New study shows why Republicans are wrong to dismiss extremism in the military

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Thirty-seven percent of those with military experience arrested for rioting at the U.S. Capitol had ties to violent extremists like the Oath Keepers and Proud Boys.

According to the results of a study released by George Washington University and the U.S. Military Academy at West Point on Monday, those members of the mob of Trump supporters that attacked the U.S. Capitol on Jan. 6 who had military experience were four times more likely to have ties to domestic terror groups as those who did not.

The findings offer a response to recent arguments by Republican lawmakers that the Biden administration's efforts to fight extremism within the ranks is not based on any evidence that it exists.

The authors of the report, titled "This is War: Examining Military Experience Among the Capitol Hill Siege Participants," examined court documents connected with the arrests of people charged with storming the Capitol and identified 43 of those 357, or 12% of those charged, as having some form of military experience.

Of those 43, 40 had left the military before the riot and were veterans, and 16 individuals out of the 43, or 37%, had ties to violent extremist groups like the Oath Keepers and Proud Boys.

The authors of the study recommend that the Departments of Defense and Veterans Affairs create a task force to "confront and combat extremism in the military community" and that it collect information "on criminal and non-criminal extremism-related incidents among active-duty service members and veterans."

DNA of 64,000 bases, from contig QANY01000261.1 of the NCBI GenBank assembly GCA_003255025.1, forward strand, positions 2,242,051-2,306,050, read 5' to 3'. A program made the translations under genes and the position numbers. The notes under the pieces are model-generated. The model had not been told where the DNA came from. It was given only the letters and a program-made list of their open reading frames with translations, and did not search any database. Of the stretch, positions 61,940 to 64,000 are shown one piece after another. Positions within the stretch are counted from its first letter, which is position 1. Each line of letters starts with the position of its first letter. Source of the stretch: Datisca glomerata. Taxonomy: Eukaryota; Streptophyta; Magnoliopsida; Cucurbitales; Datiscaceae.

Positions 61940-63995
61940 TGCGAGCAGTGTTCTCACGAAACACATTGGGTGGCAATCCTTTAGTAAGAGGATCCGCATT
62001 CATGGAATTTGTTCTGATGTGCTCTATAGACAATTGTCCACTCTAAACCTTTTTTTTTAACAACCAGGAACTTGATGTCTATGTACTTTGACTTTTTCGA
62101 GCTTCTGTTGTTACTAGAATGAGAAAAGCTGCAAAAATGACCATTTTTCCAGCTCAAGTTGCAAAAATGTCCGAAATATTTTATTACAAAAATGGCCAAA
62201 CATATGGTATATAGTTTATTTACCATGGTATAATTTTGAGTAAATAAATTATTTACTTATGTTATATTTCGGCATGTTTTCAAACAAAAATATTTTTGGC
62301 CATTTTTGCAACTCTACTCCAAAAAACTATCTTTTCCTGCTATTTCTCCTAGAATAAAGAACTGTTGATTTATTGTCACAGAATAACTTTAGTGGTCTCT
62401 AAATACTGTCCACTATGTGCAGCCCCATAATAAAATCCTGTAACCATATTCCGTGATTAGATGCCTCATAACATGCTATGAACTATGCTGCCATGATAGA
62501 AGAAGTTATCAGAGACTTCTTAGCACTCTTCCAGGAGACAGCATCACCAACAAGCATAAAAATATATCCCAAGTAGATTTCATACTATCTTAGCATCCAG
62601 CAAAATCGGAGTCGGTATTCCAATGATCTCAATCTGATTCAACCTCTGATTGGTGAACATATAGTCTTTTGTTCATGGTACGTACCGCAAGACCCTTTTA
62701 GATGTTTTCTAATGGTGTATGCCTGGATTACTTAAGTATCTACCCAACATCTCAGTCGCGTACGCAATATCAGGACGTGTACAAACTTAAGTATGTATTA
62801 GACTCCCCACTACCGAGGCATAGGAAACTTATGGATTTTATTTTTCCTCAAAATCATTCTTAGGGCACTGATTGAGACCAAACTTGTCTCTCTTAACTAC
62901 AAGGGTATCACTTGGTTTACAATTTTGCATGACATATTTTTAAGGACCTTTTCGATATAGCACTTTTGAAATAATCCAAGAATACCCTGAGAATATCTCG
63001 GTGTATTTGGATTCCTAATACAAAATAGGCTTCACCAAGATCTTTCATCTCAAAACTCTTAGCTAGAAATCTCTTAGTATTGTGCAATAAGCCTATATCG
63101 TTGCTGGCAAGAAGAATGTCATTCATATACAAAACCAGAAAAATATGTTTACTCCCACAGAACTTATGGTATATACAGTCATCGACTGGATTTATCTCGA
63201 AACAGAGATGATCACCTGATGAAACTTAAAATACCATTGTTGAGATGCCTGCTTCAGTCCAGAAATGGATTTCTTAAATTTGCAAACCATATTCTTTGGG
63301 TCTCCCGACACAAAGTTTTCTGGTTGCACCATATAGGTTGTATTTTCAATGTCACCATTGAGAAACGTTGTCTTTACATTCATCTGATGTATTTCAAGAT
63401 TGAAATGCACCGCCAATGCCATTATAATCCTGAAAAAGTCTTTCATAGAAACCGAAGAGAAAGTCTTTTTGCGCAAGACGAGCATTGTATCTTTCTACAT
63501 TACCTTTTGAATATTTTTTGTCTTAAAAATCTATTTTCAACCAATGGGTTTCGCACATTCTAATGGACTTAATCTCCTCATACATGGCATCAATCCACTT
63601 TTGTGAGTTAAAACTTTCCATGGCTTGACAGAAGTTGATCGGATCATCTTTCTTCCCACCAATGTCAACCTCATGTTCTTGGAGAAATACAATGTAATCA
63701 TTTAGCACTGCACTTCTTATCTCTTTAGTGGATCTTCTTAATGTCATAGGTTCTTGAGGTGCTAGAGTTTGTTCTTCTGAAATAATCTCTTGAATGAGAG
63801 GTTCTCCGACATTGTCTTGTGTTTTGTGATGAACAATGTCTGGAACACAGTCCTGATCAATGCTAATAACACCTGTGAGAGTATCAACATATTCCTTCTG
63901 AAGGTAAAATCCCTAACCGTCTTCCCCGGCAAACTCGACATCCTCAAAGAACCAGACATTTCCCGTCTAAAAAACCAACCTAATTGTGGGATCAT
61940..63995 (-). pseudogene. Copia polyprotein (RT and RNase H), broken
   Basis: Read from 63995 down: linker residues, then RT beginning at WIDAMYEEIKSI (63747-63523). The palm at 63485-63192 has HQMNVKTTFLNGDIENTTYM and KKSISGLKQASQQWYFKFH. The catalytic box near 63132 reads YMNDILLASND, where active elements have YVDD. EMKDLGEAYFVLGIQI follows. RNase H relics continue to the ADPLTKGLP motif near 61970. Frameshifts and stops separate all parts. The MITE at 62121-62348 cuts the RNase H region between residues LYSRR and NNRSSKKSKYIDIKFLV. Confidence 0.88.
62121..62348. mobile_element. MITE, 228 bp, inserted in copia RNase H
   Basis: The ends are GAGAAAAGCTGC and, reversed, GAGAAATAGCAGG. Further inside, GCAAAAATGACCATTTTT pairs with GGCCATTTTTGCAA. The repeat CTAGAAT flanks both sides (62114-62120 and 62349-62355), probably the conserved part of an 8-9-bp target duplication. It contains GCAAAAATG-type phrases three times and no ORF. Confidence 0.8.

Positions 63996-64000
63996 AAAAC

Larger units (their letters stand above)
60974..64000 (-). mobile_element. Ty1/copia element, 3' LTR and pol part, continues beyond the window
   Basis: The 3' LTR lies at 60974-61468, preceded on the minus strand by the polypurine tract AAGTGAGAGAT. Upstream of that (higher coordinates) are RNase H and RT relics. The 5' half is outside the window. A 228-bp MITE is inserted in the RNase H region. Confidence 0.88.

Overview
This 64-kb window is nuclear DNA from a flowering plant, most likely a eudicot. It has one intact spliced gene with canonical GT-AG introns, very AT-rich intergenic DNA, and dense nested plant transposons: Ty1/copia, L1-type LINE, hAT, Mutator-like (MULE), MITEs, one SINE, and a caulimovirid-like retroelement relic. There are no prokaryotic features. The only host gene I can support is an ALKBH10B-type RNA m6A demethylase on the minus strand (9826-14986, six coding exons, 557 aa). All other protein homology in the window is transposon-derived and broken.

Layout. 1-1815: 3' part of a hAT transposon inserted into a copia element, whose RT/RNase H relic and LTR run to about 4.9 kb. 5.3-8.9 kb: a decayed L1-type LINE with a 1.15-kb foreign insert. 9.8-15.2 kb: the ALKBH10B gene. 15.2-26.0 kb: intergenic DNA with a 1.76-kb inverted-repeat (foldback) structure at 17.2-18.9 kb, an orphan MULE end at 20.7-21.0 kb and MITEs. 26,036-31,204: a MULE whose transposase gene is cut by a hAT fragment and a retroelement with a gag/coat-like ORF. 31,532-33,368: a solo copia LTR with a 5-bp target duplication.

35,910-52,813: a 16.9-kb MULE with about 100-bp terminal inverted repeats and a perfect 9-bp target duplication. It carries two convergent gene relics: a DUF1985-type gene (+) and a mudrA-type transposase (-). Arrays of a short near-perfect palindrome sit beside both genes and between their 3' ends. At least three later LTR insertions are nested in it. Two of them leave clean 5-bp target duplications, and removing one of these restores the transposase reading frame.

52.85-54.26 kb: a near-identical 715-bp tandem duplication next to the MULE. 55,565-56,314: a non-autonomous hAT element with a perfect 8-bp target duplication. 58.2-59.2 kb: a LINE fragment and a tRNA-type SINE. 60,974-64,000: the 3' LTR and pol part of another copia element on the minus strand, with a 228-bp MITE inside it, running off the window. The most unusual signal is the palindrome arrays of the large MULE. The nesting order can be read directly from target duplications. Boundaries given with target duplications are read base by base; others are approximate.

Secretary of Defense Lloyd Austin announced in February that the all branches of the military would conduct a short "stand-down," a pause in normal activity to be used to tackle the issue of extremism in the ranks, within 60 days.

Republican House members have expressed concerns about the effort and downplayed the seriousness of the extremist threat within the military.

During a March 24 hearing of the House Armed Services Committee, Ranking Member Mike Rogers (R-AL) said, "It is also important to point out that we lack any concrete evidence that violent extremism is as rife in the military as some commentators contend."

Rep. Pat Fallon (R-TX) asked, "Where's the data and evidence that suggests that extremism in any form is rampant, major and systematic, and is a problem?"

Rep. Matt Gaetz (R-FL) argued against the proceedings themselves and said, "Today the House Armed Services Committee is engaged in a review of constitutionally protected expression by our troops — how utterly weak of us."

He said the order from the Biden administration was an attempt by the left to advance the cause of "woke supremacy" and described the review as "total nonsense."

Published with permission of The American Independent Foundation.